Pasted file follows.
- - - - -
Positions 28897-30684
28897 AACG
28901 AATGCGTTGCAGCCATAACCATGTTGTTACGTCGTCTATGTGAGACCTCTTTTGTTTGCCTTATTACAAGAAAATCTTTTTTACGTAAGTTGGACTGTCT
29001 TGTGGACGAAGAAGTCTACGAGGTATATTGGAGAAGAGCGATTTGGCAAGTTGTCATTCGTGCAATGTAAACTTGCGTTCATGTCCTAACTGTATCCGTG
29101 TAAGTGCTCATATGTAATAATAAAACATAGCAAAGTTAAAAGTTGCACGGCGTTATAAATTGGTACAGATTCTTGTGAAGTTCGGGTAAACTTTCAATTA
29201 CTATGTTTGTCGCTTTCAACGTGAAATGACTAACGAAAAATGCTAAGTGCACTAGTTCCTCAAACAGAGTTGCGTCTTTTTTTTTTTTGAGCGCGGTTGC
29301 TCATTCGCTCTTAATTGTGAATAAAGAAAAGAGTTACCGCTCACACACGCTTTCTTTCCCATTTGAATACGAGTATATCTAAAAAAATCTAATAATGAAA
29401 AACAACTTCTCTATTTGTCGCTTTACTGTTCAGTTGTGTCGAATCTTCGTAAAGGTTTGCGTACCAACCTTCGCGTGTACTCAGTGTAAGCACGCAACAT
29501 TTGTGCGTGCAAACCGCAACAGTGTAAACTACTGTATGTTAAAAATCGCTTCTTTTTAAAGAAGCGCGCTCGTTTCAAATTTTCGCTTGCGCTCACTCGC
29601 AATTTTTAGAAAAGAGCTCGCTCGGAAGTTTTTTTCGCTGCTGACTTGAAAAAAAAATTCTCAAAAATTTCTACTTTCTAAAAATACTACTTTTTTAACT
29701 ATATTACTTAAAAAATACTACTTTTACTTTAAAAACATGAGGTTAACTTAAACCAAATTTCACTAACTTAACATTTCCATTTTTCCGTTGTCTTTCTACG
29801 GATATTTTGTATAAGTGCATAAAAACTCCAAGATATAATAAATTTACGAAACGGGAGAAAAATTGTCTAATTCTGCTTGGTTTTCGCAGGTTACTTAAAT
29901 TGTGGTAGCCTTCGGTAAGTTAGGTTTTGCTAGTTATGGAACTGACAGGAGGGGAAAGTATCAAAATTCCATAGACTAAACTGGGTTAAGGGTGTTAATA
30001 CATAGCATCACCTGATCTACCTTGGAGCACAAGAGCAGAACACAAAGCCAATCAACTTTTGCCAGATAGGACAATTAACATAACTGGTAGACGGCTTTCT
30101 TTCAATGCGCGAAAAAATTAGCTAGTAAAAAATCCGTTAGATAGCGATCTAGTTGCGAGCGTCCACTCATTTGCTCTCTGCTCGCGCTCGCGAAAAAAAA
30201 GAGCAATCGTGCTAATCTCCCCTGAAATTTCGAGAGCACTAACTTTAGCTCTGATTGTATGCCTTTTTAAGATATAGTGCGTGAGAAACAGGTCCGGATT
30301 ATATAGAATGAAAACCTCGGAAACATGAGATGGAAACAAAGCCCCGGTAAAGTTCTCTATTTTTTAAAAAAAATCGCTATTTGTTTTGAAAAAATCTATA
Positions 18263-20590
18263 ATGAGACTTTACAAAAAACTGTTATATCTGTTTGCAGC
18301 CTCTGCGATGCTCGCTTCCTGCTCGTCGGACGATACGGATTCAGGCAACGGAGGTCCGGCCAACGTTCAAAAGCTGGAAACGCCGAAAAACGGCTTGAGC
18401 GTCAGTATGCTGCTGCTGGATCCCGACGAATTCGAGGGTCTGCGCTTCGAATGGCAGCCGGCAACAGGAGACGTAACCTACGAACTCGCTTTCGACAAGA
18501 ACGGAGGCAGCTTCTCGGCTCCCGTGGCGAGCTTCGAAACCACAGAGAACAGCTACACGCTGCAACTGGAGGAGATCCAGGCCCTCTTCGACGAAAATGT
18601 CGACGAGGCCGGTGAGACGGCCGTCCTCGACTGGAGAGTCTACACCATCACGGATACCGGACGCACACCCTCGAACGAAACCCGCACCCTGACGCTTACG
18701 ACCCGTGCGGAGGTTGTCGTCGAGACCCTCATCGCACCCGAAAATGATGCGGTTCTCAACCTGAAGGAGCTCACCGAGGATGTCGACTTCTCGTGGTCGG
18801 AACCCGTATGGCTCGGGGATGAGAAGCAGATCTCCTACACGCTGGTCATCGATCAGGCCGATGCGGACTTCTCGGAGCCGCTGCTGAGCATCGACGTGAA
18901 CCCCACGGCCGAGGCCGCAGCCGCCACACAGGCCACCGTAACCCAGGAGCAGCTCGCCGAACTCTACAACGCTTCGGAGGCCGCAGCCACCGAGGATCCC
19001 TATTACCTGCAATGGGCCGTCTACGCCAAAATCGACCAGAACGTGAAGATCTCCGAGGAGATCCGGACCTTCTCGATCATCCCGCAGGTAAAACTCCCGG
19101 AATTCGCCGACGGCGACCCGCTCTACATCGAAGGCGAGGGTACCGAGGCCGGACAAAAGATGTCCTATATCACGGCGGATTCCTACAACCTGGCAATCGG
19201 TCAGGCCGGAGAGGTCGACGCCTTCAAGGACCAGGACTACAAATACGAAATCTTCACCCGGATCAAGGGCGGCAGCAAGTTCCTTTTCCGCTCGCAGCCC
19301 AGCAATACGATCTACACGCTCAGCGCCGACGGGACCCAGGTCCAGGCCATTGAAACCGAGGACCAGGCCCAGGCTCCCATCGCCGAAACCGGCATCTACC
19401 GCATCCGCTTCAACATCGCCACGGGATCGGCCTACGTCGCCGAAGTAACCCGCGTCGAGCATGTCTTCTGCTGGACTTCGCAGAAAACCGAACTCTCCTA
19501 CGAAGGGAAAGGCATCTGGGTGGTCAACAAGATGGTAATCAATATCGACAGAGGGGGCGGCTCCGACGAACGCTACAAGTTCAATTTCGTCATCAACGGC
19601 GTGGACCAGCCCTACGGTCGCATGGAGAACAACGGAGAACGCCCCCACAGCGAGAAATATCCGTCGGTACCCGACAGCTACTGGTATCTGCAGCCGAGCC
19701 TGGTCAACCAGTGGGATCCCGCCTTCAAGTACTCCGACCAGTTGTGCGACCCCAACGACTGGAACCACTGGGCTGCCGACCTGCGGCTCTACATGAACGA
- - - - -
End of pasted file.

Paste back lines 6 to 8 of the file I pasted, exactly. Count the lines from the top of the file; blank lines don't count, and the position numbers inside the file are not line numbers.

29201 CTATGTTTGTCGCTTTCAACGTGAAATGACTAACGAAAAATGCTAAGTGCACTAGTTCCTCAAACAGAGTTGCGTCTTTTTTTTTTTTGAGCGCGGTTGC
29301 TCATTCGCTCTTAATTGTGAATAAAGAAAAGAGTTACCGCTCACACACGCTTTCTTTCCCATTTGAATACGAGTATATCTAAAAAAATCTAATAATGAAA
29401 AACAACTTCTCTATTTGTCGCTTTACTGTTCAGTTGTGTCGAATCTTCGTAAAGGTTTGCGTACCAACCTTCGCGTGTACTCAGTGTAAGCACGCAACAT